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Interview Series - Huma Kabakcı

We are starting a new interview series with our collaborators and colleagues in the creative industries. Our first guest is Huma Kabakcı, a curator and a collector based in London. We collaborated for London Design Festival 2022. Kabakcı curated our exhibition 'Coastal Myths'. While she prepared all the exhibition content, she also hosted a guided exhibition tour and co-organised exhibition events.

Instagram: @humakabakci

Portrait taken by Ben Petercatcpole

1.     What are your both digital and analogue favourite tools?


I swear by my Mauli gratitude journal, which a dear friend gifted me for my birthday. I also love the brand's ethos and way of working, so I started "sacred" journaling in their notebooks.


My favourite digital tool is my laptop (I know, not very inventive!) because I have all of my apps (including Whatsapp, InDesign, Lightroom, etc). I also swear by Google Drive for keeping everything in order.


2.     Who inspires you the most, whether an artist, designer, architect, or a family member?


Louise Bourgeois, Dorothea Tanning, Etel Adnan and Fahrelnissa-Zeid as painters. Lina Bo Bardi is an architect and exhibition designer. If I need to pick a living artist, it would be Nil Yalter. For the sake of not encouraging Nepostism, I'll stay away from suggesting a family member.

Hold Me Now curated by Huma Kabakci with artists Shannon Bono, Yulia Iosilzon & Vanessa da Silva. Photography by Matt Spour Courtesy of IONE & MANN.

3.     Share a new trend that excites you.


Maybe not quite a trend, but I am a massive fan of the @freeze_magazine Instagram page run by Cem A., critiquing the latest socio-political issues in a humorous and satirical way. I love his take on current “art world” problems in a transparent and thought-provoking way.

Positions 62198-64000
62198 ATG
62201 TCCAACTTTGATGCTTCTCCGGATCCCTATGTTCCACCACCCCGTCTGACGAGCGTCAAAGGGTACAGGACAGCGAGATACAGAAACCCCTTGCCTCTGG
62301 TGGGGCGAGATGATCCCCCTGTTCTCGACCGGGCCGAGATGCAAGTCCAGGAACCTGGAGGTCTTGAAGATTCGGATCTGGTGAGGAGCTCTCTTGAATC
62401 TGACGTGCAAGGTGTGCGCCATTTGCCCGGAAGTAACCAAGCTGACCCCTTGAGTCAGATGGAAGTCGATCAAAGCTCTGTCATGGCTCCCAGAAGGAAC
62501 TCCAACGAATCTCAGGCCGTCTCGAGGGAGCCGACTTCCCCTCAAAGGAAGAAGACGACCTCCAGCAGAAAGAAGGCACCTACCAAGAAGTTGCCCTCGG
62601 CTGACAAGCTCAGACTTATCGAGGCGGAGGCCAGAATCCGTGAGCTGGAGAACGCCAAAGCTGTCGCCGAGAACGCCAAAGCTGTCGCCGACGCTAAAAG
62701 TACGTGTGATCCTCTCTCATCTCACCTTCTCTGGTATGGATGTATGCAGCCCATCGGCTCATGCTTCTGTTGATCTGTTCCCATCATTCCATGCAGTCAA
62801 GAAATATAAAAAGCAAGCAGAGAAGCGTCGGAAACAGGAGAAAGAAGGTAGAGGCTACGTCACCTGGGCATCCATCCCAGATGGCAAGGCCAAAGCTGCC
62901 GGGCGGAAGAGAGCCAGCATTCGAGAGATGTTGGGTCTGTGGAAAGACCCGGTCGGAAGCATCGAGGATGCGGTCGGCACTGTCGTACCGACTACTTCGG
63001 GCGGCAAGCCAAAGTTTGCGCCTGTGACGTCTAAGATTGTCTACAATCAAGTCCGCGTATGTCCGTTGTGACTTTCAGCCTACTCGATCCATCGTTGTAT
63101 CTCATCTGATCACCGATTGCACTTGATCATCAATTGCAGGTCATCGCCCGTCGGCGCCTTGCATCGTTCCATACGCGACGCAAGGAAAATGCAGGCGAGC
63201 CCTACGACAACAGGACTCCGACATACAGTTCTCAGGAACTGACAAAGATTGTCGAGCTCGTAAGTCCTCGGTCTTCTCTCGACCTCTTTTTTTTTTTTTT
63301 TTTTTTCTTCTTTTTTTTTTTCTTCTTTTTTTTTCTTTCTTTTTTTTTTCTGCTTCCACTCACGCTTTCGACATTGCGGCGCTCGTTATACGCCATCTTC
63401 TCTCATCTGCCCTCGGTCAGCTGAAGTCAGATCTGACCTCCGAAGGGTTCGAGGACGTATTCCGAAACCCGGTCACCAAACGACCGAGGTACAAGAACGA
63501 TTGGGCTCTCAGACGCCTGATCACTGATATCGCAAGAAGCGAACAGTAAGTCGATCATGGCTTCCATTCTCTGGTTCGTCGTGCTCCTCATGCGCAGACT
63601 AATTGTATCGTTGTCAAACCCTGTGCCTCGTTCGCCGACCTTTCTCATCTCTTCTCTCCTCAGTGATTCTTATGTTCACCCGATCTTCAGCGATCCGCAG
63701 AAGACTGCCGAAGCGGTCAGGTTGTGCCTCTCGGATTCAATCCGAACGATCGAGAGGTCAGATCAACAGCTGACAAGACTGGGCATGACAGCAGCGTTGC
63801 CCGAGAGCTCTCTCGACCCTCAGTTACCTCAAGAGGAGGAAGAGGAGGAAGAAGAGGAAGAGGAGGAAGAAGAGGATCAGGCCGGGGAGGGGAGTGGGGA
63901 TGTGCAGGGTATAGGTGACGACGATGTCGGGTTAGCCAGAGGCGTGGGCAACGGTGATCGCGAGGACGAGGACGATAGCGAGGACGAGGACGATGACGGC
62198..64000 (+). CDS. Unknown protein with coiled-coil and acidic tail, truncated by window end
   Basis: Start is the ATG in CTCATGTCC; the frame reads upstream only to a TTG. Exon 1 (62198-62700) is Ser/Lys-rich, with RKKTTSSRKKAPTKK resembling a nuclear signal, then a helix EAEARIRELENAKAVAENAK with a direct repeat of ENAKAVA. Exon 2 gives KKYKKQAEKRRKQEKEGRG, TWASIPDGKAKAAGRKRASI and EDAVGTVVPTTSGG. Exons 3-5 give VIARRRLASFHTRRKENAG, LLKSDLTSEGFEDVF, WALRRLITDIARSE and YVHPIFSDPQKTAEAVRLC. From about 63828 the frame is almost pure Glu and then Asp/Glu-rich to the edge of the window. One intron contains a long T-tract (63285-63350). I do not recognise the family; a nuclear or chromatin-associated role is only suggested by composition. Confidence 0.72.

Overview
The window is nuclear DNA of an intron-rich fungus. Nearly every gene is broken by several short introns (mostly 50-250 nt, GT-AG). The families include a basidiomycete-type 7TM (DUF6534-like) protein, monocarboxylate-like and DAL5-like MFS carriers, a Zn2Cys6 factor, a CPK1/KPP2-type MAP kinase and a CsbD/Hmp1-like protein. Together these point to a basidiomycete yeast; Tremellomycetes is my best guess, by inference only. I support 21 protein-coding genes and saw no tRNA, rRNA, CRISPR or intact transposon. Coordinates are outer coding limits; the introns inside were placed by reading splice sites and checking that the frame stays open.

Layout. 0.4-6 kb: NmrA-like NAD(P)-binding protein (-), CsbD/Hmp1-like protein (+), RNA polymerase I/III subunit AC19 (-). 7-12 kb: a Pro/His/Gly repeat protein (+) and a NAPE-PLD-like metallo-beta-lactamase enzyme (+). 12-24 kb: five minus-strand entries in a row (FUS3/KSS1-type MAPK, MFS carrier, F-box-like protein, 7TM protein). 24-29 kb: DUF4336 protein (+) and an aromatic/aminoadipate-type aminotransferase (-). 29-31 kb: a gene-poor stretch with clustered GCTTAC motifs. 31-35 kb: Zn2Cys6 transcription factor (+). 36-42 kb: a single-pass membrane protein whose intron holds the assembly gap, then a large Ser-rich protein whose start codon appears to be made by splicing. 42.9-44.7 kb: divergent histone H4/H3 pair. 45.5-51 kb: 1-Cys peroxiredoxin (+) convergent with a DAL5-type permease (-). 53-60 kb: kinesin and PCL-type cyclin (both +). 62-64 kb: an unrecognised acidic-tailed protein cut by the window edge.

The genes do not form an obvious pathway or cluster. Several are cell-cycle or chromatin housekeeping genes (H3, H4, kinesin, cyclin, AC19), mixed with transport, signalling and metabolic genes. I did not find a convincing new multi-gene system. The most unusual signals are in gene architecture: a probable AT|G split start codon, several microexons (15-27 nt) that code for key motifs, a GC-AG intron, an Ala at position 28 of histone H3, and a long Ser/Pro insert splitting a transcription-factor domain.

4.     Briefly discuss the latest book, movie, and exhibition you enjoyed and why.


The latest book I read was the fiction titled "Wandering Souls" by Cecile Pin, which I found to be poignant, timely and highly moving. After reading so many theory and non-fiction books for research and projects, it was refreshing to go back to fiction.


Based on my Letterboxd logging and review, the latest movie I watched was Subway (1985), a French underground film exploring the life of criminals and shady businessmen primarily shot in the metro. The latest movie I watched in the cinema was "Poor Things", where I thought Emma Stone's acting was ground-breaking, although I thought the storyline wasn't consistent and not structured well enough. But I would recommend it for the costumes and Stone's performance!

Hold Me Now curated by Huma Kabakci with artists Shannon Bono, Yulia Iosilzon & Vanessa da Silva. Photography by Matt Spour Courtesy of IONE & MANN.

5.     What's your go-to song in the studio?


I have been listening to Apricots by BICEP quite a lot recently but if I need to concentrate it would be a more tamed background Jazz or Classical music playlist on Spotify.


6.     What’s a good studio advice to share?


My studio is mostly my home or my local gallery Camden Art Centre’s café, and I do need to whizz around London quite a lot for meetings as a freelancer. So my studio advice would be “try to separate your personal living space to your work space area, even if it is a table, it makes a difference not to clog up your work space with dishes, flowers and candles alongside books”.


Eggism: How Would You Eat Yours? with artist Holly Stevenson hosted by Sid Motion and Pi Artworks as a part of Frieze Sculpture, photo courtesy of Pi Artworks and Duru Bebekoglu.

About Huma Kabakcı

Huma Kabakcı (b. London, 1990) is a second-generation collector, independent curator, and founding director of Open Space, living and working between London and Istanbul. Kabakcı recently joined the Drawing Room as a Development Manager. She studied at the London College of Communication and completed an MA in Curating Contemporary Art at the Royal College of Art. Kabakcı completed a curatorial fellowship at the 2018 Liverpool Biennial, supported by ICF (International Curators Forum). She has worked at commercial galleries, museums, and auction houses, both in the UK and Turkey, including Sotheby’s (London), The Albion Gallery (London), and Pera Museum (Istanbul). Kabakcı manages the Huma Kabakcı Collection, a private art collection comprising over 900 works of Turkish, Central Asian, and European contemporary art bequeathed to her by her late father Nahit Kabakcı. As part of the 2010 Ruhr & Pecs Capital of Culture projects she has overseen three major exhibitions of the Collection, at Osthaus Museum Hagen, Mönchehaus Museum Goslar, and Modern Hungarian Gallery, Pecs.

Open Space has collaborated with institutions such as Block Universe Performance Festival, Delfina Foundation, IKSV (Istanbul Biennial Foundation), SAHA Foundation, and SALT.

Kabakcı’s curatorial interest lies in creating immersive experiences and a wider dialogue in collaboration with multidisciplinary practitioners. She is also interested in theories and topics around diaspora, collective memory, and hospitality.

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